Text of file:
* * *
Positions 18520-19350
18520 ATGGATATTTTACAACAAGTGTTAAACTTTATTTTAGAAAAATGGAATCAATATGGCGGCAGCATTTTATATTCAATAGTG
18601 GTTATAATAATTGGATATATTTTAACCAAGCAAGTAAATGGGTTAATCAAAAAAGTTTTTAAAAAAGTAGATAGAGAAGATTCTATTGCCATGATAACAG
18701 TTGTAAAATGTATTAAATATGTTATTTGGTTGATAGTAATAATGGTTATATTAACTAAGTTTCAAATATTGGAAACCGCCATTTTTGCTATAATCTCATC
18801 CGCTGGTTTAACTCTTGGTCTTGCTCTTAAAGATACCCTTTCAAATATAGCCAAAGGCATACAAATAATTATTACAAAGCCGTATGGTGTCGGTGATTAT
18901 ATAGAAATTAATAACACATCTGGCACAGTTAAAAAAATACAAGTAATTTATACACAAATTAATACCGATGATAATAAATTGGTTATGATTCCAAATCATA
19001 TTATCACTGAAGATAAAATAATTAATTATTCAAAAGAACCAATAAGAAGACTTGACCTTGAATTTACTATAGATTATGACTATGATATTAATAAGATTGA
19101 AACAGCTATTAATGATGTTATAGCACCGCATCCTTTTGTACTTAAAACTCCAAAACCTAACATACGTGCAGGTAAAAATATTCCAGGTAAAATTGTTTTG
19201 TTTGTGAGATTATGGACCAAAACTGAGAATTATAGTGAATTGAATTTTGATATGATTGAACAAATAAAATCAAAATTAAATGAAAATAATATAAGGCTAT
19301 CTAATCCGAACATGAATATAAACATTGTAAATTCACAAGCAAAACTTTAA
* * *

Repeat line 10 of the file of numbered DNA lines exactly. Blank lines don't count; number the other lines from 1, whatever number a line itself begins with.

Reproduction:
19301 CTAATCCGAACATGAATATAAACATTGTAAATTCACAAGCAAAACTTTAA